- Created by: MelissaEsmeralda
- Created on: 28-12-18 18:44
Each element is represented by its own chemical symbol. A chemical symbol:
- consists of one or two letters
- always starts with a capital letter, with any other letter in lower case
For example, the symbol for mercury is Hg.
The periodic table shows the names and symbols of the elements. Elements are arranged in groups that share similar characteristics. Groups are numbered from 1 to 7, and then group 0.
Metals are found on the left, and non-metals are found on the right.
Chemical Formulae of Elements
A chemical formula is used to represent an element or compound in balanced chemical equations. Formulae differ, depending on the element they represent.
The formulae for most elements is just their symbol, however there is a group of non-metal elements that exist as diatomic. Diatomic means it is a molecule of two atoms joined together. To show this, their formulae have a subscript '2'.
These elements are:
- Chlorine A mnemonic can be used to remember these:
- Bromine Have No Fear Of Ice Cold Beer
Chemical Formulae of Compounds
A substance formed by the chemical union of two or more elements is called a compound.
The chemical formula for a compound shows:
- the symbols for each element in the compound
- the number of atoms of each element in each unit of the compound
A bond formed between two atoms, where electrons are shared, is called a covalent bond. Covalent compounds usually form between non-metal elements and are held together by covalent bonds. All compounds that exist as molecules are covalent.
Here are some examples:
- Ammonia = NH3
- Carbon dioxide = CO2
- Methane = CH4
- Sulphur dioxide = SO2
- Water = H2O
The subscript numbers in formulae show how many atoms of that element appear in the molecule. So, the formula NH3 shows that ammonia contains one nitrogen and three hydrogen atoms.
A bond formed between two atoms where an electron is transferred from one atom to another is called an ionic bond.
Ionic compounds are made up of atoms joined together by ionic bonds.
They usually (but not always) contain at least one metal element and one non-metal element.
An ion is a charged particle formed when an atom, or a group of atoms, loses or gains electrons. The number and sign of its electrical charges are shown in superscript text.
Names and formulae of some common ions:
- Sodium = Na+ = One positive
- Magnesium = Mg2+ = Two positive
- Chloride = Cl- = One negative
- Oxide = O2- = Two negative
The formula of an ionic compound can be predicted by using the formulae of its ions. The number of ions in a formula must give an equal number of positive and negative charges.
- Sodium chloride = NaCl = One positive, one negative
- Sodium oxide = Na2O = Two positive, two negative
- Magnesium oxide = MgO = Two positive, two negative
- Magnesium chloride = MgCl2 = Two positive, two negative
A word equation models a chemical reaction using the names of the substances involved.
Word equations do not show any chemical symbols or formulae.
Reactants and Products
Reactants are the substances that react together in a chemical reaction. In a chemical reaction, the atoms or ions in reactants seperate from one another. They join back together in a different way to form products.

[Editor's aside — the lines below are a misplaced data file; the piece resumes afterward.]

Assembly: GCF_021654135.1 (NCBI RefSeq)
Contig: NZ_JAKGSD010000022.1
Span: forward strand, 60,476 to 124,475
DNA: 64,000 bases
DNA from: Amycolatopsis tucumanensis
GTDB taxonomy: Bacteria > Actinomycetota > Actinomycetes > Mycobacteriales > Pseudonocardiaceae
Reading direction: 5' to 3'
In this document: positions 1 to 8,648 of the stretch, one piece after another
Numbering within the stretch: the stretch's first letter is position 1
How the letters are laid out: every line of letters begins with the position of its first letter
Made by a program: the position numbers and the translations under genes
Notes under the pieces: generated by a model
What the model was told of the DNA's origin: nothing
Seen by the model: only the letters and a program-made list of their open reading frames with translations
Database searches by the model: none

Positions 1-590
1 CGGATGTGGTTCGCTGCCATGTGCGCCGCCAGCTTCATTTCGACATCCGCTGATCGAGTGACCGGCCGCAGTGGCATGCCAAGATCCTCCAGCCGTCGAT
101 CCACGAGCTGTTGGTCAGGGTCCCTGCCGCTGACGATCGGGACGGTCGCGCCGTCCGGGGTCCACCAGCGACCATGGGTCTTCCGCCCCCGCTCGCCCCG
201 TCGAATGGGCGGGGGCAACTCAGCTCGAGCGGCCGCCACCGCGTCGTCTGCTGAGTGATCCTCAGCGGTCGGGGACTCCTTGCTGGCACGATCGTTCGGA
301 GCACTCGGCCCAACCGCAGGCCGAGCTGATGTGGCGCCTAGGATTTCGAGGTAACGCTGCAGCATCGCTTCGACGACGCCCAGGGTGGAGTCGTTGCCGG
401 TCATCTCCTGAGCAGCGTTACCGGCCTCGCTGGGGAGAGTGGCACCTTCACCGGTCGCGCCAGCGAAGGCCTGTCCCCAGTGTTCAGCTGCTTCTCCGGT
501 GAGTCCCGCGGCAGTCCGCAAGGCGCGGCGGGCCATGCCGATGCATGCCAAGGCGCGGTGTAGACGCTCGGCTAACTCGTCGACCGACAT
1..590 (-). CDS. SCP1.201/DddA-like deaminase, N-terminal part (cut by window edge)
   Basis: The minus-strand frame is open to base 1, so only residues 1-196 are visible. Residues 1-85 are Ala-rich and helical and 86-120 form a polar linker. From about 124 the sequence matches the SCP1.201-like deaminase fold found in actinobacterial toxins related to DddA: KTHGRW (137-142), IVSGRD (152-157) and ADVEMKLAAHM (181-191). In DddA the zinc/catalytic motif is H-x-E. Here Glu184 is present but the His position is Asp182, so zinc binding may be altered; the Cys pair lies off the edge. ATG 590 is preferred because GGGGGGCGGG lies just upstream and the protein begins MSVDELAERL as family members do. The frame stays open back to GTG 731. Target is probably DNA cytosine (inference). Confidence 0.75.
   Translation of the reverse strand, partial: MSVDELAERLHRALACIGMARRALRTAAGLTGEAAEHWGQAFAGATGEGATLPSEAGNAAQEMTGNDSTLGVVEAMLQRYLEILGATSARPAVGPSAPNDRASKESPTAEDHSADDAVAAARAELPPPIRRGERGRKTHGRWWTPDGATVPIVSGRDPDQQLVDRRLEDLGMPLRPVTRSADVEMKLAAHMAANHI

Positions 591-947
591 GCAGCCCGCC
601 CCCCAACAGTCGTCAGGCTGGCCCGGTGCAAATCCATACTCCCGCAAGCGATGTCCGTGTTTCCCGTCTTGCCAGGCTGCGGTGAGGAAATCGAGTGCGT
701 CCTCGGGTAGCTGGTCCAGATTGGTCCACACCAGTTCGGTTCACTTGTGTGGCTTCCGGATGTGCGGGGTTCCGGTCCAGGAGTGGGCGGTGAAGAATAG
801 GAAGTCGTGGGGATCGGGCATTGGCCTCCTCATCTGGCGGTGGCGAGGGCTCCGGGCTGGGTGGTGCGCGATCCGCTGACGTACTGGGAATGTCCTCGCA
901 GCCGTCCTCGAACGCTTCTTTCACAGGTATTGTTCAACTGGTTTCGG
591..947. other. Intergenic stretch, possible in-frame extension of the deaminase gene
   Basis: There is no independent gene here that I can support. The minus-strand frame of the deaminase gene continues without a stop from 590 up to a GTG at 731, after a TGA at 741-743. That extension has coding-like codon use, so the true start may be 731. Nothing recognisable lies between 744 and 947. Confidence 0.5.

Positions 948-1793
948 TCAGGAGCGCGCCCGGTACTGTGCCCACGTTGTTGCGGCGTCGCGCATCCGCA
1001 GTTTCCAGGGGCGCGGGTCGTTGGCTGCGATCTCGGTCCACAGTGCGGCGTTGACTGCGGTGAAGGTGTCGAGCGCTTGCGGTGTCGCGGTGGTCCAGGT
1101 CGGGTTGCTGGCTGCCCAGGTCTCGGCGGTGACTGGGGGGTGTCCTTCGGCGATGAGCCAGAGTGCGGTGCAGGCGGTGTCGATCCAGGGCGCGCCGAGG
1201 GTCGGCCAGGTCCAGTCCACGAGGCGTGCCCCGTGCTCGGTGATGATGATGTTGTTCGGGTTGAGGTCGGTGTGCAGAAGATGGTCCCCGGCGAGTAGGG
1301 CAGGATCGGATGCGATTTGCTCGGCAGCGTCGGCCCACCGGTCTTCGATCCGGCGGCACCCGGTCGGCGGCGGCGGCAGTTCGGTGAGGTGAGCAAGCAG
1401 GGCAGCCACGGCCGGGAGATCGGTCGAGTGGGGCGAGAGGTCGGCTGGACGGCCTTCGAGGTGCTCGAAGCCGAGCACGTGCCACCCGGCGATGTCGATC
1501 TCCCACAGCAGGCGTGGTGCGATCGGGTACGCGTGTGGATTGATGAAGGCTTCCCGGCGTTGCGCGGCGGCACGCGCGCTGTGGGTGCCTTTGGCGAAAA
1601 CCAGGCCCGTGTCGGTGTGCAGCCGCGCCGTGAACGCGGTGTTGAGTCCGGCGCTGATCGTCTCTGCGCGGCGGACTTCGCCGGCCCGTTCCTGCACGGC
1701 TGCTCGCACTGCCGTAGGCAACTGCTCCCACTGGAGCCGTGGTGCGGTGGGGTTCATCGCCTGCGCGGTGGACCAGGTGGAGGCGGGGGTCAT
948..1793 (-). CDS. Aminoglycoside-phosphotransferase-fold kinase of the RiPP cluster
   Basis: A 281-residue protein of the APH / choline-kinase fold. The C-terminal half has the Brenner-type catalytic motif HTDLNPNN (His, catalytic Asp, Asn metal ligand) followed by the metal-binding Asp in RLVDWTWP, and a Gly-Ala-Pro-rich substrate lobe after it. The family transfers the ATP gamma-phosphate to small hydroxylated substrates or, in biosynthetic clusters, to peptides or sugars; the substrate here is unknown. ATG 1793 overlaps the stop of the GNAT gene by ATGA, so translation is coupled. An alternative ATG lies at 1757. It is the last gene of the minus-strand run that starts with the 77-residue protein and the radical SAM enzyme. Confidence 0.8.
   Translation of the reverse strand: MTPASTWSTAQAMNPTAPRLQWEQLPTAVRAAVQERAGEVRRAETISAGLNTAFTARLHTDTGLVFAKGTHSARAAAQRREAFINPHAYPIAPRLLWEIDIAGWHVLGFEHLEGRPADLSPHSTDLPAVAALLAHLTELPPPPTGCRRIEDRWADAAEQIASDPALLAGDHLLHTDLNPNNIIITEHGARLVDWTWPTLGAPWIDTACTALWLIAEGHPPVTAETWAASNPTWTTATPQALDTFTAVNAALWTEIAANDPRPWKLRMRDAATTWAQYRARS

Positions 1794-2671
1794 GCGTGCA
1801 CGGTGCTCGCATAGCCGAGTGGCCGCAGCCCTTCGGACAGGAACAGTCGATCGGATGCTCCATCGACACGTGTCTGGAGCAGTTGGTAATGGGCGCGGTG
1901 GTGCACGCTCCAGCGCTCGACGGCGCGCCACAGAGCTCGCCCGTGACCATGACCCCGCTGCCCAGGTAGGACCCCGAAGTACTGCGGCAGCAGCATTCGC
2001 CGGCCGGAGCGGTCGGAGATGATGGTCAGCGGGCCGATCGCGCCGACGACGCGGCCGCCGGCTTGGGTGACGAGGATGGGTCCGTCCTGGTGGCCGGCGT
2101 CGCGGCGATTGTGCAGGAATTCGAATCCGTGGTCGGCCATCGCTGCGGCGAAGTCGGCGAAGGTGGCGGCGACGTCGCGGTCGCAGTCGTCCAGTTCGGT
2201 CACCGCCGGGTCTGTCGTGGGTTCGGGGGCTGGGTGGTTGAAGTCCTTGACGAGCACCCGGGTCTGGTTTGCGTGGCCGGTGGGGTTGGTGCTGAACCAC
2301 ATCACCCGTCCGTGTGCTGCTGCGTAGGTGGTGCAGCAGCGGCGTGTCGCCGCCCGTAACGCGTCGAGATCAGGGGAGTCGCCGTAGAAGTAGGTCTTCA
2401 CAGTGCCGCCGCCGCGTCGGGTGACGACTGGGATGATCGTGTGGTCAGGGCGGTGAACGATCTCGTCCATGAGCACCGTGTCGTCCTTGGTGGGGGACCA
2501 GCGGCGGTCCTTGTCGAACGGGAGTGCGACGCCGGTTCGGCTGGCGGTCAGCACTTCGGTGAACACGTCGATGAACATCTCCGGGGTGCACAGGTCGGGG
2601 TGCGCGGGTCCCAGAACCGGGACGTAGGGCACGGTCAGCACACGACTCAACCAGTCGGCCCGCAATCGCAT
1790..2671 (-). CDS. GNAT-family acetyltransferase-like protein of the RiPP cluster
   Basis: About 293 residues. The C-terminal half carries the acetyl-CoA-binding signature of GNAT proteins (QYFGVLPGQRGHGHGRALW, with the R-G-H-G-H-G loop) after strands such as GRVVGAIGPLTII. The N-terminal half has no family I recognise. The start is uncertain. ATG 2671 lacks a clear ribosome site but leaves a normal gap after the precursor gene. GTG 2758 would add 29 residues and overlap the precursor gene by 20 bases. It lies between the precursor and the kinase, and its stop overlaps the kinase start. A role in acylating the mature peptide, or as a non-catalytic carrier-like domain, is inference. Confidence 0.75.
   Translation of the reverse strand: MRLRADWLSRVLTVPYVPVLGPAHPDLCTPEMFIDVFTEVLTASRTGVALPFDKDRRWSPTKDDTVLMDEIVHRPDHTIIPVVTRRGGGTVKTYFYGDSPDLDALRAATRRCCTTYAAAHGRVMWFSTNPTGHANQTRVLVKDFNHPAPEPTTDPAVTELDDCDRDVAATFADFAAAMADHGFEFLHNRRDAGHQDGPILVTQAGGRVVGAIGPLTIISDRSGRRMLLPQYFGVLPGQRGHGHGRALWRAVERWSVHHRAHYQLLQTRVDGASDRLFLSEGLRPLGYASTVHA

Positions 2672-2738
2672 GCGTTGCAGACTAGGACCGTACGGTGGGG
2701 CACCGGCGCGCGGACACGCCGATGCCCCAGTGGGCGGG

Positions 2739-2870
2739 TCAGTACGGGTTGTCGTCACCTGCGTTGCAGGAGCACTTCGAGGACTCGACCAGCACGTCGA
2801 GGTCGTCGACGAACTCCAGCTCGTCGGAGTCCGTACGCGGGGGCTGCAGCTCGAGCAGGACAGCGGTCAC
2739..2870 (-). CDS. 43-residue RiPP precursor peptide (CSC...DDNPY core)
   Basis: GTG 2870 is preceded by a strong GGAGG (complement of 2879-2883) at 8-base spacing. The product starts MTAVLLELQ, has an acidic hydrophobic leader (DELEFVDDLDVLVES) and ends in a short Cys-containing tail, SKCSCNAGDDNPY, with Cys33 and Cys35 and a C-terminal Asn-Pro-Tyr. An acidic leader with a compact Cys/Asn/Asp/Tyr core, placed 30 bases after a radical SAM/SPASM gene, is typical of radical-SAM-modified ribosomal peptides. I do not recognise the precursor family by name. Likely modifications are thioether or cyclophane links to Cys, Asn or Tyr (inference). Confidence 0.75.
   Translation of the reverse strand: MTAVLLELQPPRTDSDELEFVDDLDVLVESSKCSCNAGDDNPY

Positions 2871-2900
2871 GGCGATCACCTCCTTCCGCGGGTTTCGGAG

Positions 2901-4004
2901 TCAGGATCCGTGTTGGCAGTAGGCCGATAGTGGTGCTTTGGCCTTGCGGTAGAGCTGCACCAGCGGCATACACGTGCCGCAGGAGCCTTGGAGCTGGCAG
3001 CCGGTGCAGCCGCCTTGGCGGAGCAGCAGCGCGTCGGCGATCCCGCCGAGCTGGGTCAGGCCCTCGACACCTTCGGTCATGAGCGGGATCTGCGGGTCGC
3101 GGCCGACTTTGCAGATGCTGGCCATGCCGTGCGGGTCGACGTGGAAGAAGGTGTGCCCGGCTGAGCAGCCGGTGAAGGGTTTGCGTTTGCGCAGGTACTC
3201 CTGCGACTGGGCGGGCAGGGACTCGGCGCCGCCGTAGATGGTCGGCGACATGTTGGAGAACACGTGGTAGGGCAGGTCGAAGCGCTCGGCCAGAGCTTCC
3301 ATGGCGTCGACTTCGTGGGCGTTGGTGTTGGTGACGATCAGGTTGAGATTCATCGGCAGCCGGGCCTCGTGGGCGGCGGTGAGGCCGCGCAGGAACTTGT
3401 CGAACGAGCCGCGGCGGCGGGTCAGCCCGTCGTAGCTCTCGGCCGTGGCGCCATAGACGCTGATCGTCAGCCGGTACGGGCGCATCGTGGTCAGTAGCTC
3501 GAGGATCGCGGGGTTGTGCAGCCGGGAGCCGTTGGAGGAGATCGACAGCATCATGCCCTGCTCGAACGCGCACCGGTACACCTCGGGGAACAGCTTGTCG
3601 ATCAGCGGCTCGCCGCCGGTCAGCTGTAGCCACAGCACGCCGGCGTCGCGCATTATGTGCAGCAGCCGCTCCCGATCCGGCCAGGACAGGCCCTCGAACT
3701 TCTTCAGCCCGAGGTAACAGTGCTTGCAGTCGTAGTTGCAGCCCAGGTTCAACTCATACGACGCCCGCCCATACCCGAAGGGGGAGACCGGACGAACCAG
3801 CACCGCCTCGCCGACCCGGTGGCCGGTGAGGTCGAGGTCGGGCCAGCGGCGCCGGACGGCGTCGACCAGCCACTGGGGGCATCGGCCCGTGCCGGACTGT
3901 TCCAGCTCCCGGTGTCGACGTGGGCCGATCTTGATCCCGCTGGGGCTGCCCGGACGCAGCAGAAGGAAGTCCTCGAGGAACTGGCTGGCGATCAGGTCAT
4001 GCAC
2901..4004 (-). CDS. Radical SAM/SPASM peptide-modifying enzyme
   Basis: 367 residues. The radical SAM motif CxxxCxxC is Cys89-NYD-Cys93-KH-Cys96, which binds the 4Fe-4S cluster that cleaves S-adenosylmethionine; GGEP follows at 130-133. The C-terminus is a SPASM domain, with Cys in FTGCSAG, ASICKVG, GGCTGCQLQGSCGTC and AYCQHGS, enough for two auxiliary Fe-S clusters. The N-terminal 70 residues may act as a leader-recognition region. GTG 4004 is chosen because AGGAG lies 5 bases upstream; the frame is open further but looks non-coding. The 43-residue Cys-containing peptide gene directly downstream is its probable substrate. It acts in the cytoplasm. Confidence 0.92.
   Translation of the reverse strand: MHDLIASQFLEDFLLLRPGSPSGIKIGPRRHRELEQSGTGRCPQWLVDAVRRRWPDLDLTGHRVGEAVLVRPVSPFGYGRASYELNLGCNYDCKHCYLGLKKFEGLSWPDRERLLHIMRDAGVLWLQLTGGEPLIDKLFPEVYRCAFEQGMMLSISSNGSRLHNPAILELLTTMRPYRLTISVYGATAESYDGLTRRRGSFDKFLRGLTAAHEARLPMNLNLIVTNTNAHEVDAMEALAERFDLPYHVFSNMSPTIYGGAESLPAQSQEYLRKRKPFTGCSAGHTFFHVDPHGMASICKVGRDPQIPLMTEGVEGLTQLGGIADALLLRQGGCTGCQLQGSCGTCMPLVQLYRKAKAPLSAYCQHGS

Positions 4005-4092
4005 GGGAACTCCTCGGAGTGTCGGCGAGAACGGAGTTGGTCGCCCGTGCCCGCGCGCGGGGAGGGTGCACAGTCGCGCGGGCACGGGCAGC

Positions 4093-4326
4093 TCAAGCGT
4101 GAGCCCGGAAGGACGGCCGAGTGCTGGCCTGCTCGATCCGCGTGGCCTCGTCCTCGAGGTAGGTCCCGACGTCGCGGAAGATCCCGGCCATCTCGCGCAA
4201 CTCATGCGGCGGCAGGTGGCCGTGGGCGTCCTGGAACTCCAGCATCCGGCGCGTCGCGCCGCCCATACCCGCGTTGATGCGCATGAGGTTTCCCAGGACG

Word equations always take this form:
reactants → products
A + sign seperates two or more reactants, or two or more products.
Example Word Equations
Potassium hydroxide reacts with sulfuric acid. Potassium sulfate and water are formed in the reaction. This means that:
- the reactants are potassium hydroxide and sulfuric acid
- the products are potassium sulfate and water
- the word equation is: potassium hydroxide + sulfuric acid --> potassium sulfate + water
There can be different numbers of reactants and products. For example:
- sodium + chlorine --> sodium chloride
- calcium carbonate --> calcium oxide + carbon dioxide
Balanced Chemical Equations
A balanced chemical equation models a chemical reaction using the formulae of the reactants and products. It shows the number of units of each substance involved.
It makes sure the number of units of each element present is the same on both sides of the arrow.
Balanced chemical equations include state symbols in brackets after each formula. They show the physical state of each substance.
- (s) = solid
- (l) = liquid
- (g) = gas
- (aq) = aqueous solution
An aqueous solution forms when a substance dissolves in water.
State symbols are useful because they show what a substance is like. For example:
- H2O(l) is liquid water, but H2O(g) is steam
- HCl(g) is hydrogen chloride gas, but HCl (aq) is hydrochloric acid
Balancing an Equation
If an equation is written by just replacing names with formulae, it may not be balanced. The number of atoms of each element on the left must be the same as they are on the right.
To balance an unbalanced equation, numbers need to be added to the left of one or more formulae.
Balanced chemical equations only show formulae, not names. A balancing number multiplies all the atoms in the substance next to it.
Remember to add state symbols once you have balanced your equation, if you are asked to.
Balanced Ionic Equations- Higher
A balanced ionic equation shows the reacting ions in a chemical reaction.
These equations can be used to model what happens in precipitation reactions.
A precipitation reaction is a reaction where an insoluble solid is formed when certain solutions are mixed.
In a typical precipitation reaction, two soluble reactants form an insoluble product and a soluble product.
Some ions may remain exactly the same on both sides of the equation, and do not form a precipitate. Ions that remain essentially unchanged during a reaction are called spectator ions. This means you can ignore them when writing the ionic equation.
In a balanced ionic equation:
- the number of positive and negative charges is the same
- the numbers of atoms of each element on the left and right are the same